I broke a couple of early type axle shafts when I was running fully locked
spider gears. Once I switched to an LSD and the axles pictured above, no problems. I have wondered if the limited slip gives the whole system a little give an protects the axle?
I snapped an axle while racing yesterday in my Montreal. It happened on the fastest corner of the track at about 140km on corner exit.
At first I thought I had been hit from behind, and it was a scary ride for 150 meters in the gravel trap, as with the car raised in the front it sort of surfed the gravel trap instead of digging in and slowing down.
This is the second snapped axle, last time it was the right hand side and the damage to the car was real bad, this time it was the left with minor damage.
I've fitted a 105 shaft one at the track from another racers spare to get me "mobile" to allow me to get the car on and off the trailer. The 105 ones are an inch shorter than the Montreal ones and only just engage into the LSD about 5mm (So I run the risk of stripping the splines if I attempt to drive it)
My problem is that if I get another Montreal one (most likely only second hand) It will be 40 yrs old and I'll run the risk it breaking again, and this time perhaps I won't be so lucky, and a concrete wall might not be as forgiving as a gravel trap. So does anyone know of an axle shaft manufacturer who is currently making billet 105 ones so I can have some new ones made up to the slightly longer length that the Montreal requires?
Many thanks Frank. I'll keep them in mind. At this stage I'm thinking of having some billet ones made up out of 4140 which will be much stronger than the standard cast ones, so I'll let you know if I have no luck.
Just a question.... Are the pictures you posted of the Montreal ones? As my axles are threaded and have a castellated ring nut to secure the bearing onto the shaft, I’ve not seen this on 105 ones so presumed this to be peculiar to the Montreal.
For new axles, talk to Moser Engineering (in Illinois) or Mark Williams (in Colorado. They happily do customs.
The stock axles are most certainly NOT cast, they are forged.
4140 is not a bad alloy selection for axle shafts, but is NOT necessarily the best.
Induction hardened shafts are likely the best way to go.
The REAL solution, especially for racing, would be to convert the rear wheel bearings to a 3/4 floating design--peek at an MGA rear for an example of this design. It removes the full alternating stress (due to vehicle weight, cornering loads, etc.) from the outer end of the shaft (EXACTLY where yours broke) and thus solves the problem.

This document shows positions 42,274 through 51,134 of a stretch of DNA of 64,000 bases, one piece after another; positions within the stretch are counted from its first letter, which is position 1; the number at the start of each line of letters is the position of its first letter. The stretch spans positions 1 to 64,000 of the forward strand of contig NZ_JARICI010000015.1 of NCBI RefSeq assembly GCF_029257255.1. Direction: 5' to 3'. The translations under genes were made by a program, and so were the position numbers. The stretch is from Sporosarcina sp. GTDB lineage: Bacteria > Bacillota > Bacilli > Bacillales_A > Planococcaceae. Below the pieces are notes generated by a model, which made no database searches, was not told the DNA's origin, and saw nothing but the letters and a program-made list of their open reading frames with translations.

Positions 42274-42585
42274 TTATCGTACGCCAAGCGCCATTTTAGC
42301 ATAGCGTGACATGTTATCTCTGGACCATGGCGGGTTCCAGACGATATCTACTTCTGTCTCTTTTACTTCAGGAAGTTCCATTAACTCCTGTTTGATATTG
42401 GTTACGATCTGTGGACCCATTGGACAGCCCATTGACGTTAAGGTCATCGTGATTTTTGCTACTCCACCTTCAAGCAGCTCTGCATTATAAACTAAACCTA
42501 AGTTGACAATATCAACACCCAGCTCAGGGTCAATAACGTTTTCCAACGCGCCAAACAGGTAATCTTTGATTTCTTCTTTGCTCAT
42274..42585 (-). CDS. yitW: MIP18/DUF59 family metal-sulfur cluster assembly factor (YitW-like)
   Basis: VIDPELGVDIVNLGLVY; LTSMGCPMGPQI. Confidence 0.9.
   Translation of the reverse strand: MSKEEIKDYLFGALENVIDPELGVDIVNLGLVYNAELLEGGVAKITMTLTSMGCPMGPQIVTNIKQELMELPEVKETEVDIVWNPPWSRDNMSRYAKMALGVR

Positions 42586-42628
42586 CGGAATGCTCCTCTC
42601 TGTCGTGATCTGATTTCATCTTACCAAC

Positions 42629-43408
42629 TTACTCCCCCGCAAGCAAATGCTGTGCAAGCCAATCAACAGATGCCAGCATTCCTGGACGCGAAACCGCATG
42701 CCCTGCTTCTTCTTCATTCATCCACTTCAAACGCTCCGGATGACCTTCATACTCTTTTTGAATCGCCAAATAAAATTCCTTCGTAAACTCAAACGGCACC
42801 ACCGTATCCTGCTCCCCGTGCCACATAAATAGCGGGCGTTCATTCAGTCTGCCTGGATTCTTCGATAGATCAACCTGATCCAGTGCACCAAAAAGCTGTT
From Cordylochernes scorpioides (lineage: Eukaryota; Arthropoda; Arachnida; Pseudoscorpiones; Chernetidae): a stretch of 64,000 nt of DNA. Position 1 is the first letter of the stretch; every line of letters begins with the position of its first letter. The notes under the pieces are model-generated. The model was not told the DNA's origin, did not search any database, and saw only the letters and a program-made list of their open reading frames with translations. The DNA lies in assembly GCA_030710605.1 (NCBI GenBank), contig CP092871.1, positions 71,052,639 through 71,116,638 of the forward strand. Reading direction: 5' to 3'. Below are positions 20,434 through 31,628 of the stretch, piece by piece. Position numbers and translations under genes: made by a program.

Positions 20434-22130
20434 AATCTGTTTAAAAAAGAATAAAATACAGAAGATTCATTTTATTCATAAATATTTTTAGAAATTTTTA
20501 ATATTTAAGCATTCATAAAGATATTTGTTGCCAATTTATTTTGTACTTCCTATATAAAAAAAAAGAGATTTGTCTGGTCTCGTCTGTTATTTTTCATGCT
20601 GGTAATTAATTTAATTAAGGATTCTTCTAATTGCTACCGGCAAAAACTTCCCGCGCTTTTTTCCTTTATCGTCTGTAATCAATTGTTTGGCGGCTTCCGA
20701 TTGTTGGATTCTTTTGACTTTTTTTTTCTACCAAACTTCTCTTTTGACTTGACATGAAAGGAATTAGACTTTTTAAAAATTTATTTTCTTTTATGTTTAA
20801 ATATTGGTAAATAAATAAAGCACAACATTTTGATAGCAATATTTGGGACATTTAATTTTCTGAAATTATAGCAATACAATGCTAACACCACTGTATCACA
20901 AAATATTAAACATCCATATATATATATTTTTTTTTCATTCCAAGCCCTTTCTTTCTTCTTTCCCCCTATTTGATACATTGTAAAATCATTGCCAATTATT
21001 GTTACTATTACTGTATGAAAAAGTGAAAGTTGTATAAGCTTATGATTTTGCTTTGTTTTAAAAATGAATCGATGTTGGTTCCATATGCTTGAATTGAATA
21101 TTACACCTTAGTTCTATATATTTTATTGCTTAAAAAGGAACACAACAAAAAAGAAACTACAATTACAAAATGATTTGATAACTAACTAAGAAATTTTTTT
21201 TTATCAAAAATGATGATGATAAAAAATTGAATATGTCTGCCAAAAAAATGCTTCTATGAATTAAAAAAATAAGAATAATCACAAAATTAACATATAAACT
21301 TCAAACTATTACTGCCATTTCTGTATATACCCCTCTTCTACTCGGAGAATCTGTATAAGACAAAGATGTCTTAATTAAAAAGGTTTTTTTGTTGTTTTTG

The 3/4 floating design is a lot lighter and simpler than the classic full floating design, and almost entirely as reliable. And, just as with a full floater, the wheel bearing(s) run in gear oil, NOT grease. Another good thing about it.
Any tech inspector/racing organization that objects to such a conversion in any way deserves nothing more or less than a summons and complaint !!
Your break is a classic fatigue failure, and endemic to semi floating axles, particularly in racing applications.
Glad you had an angel riding on your shoulder (TWICE!!!!). It's not at all uncommon for the rear wheel/tire to roll its way out of the wheel well and pitch pole the car over the opposite corner. Many racers have died this way !!
I wouldn't take a GIFT of a used axle for this application, particularly where there's a past history of failures !!
Have a 2 liter axle resplined to the smaller 105 spline size.
Simple as well, convert to a 2 liter LSD Diff.
I build 105 sized LSD units by machining 2 liter LSD carriers to match bearing & ring gear positions of the 105 smaller unit. Then welding up the splined ends of the 105 axles and re-splining to fit the larger 2 liter drive splines which fit the LSDs units.
Precisely. And the ID of the inner race of the carrier bearings for the 2 liter axles is also much larger than it is in the earlier axles. hence my comment. Boring the carrier from an early axle to accept the late axle shafts would tend to leave the bearing seats on the carrier on the thin side.